In March we cancelled a trip to Atlanta State Park because of weather. We heard great things about the park, located near Texarcana (or the ArkLaPlex as we heard on the radio), so this time we were determined to make the trip because the long holiday weekend would give us extra time to make the drive. Almost the whole time we’ve lived in Texas I can count the number of times its rained on one hand, but Thursday and Friday the rain was pouring down, and Texas really doesn’t know how to deal with so much water… the streets were flooded and traffic came to a dead stop, but we decided to leave anyway knowing that Atlanta looked relatively clear on weather.com.
What should’ve been a 3 hour trip ended up being about 5. You know its bad when 18 wheelers are pulled over on the road waiting for the weather to pass — visibility was low, but because people were pulling over, the road was clear so we drove on. Then we almost ran out of gas, but thankfully found an Exxon. Then we had to swerve to miss running over an armadillo. And one more time for a raccoon.
It was about 11pm when we got to the park and thankfully they have great signs! We found a good spot (#18, pull-through with full hook ups) on the Knights Bluff part of the camp (as opposed to the White Oak Ridge branch which is water and electric only). Sites 16 -23 are pull-throughs and across from them are sites 10-15 which are back-in sites. All the sites have a picnic table, a grill, a fire pit, and are paved but with a little yard – some with huge trees, others cleared a bit. The sites are spread out more than at Lake Tawakoni and relatively flat. The grill and fire pits in all the sites are a bit worn, but we made them work.
Sites 15 and 16 are closest to the lake, but also closest to the rental party area which was fully occupied the whole weekend and loud. Even being 3 sites away from the area, we could still clearly hear the noise.
On our second day we rode our bikes to the White Oak Ridge part which is on a hill up a windy road with tighter corners, but the spots were beautiful. Because of the road and the hill, the spots were scattered around which we really liked. Next time we visit, we’ll definitely stay on this side of the park. I think with a large 5th wheel and possibly a longer trailer towing a boat, it might be a rough ride, but maybe worth checking out if you don’t mind just water and electric.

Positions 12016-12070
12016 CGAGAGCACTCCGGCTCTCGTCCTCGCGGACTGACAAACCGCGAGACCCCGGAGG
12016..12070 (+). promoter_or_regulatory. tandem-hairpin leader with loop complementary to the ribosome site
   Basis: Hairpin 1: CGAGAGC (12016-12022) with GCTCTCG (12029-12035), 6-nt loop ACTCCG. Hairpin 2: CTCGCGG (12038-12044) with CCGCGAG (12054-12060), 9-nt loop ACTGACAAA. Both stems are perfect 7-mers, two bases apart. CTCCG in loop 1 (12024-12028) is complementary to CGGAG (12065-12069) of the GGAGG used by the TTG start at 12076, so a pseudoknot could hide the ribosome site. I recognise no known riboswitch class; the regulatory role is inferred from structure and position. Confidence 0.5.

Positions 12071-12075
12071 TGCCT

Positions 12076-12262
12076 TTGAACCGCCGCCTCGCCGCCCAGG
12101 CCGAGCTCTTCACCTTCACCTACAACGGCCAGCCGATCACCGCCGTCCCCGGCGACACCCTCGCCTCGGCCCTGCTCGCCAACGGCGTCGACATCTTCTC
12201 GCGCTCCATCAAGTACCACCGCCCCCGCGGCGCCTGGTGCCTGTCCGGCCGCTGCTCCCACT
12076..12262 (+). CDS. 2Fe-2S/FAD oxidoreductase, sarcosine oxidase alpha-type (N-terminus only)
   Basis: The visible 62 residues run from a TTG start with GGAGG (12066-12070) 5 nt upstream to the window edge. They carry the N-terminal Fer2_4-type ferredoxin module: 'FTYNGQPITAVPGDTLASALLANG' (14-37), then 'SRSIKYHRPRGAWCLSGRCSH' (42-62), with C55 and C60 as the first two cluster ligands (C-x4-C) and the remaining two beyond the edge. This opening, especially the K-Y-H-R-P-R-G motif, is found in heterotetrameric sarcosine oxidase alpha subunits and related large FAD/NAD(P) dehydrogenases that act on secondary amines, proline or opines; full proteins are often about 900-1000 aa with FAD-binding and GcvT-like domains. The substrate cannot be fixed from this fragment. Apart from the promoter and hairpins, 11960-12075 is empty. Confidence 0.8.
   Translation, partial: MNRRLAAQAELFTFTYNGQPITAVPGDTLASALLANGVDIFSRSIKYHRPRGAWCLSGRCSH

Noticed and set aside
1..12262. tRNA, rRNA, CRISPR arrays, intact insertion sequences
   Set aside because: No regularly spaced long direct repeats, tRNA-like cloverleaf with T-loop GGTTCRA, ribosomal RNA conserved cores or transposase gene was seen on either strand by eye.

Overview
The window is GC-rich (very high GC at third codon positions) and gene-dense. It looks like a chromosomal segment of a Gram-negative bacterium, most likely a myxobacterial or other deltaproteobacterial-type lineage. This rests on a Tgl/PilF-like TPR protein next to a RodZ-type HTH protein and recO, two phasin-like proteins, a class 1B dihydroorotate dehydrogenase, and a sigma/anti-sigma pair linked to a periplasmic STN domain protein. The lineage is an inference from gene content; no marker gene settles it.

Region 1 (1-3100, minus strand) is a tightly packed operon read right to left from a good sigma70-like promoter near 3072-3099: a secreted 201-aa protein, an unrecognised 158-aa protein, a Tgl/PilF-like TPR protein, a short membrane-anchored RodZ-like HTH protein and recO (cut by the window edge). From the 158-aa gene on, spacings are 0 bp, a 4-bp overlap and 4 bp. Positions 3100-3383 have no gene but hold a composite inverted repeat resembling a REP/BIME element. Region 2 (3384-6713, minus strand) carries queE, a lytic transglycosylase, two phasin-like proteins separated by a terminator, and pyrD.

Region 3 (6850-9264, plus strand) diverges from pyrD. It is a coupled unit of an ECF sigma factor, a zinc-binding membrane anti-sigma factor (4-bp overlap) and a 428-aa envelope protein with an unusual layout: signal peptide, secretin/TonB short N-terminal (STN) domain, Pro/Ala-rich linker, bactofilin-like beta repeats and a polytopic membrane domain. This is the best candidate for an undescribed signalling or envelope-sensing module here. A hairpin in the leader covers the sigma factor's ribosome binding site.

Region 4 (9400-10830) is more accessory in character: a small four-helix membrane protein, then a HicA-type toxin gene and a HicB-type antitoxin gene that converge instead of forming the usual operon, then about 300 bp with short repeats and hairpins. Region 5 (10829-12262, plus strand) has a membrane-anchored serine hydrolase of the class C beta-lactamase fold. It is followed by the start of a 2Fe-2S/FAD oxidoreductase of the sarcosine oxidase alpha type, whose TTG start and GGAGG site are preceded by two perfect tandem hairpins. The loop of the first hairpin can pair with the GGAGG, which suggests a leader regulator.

The Nature Trail on our side of the park was beautiful. It was a mile one way to the lake and it was like walking through a forest in the northeast — huge pine trees, vines, evergreens… and then it just opens up to the lake (which is huge). Unfortunately the swimming area was closed this weekend due to flooding from the week’s heavy rains, but the lake looked great — and there were a lot of people fishing in the mornings.
The Park Headquarters is a nice little office with fire starter kits in case you forgot yours, maps of other state parks in the region and most importantly, coffee mugs. You can also rent canoes (although there about $40 a day).
As a side note, Lucy’s been taking classes at our local PetSmart because although she listens to us pretty well, because she’s a rescue we’re sometimes concerned about how she’ll handle seeing things like raccoons in the wild. At dog school we’re concentrating on getting her attention if she’s fixated on something else and having her come to us when called. So far, school is paying off. After 4 classes she’s doing amazingly well. If you’re not sure how your dog will handle the distractions of a campsite, I recommend a few classes!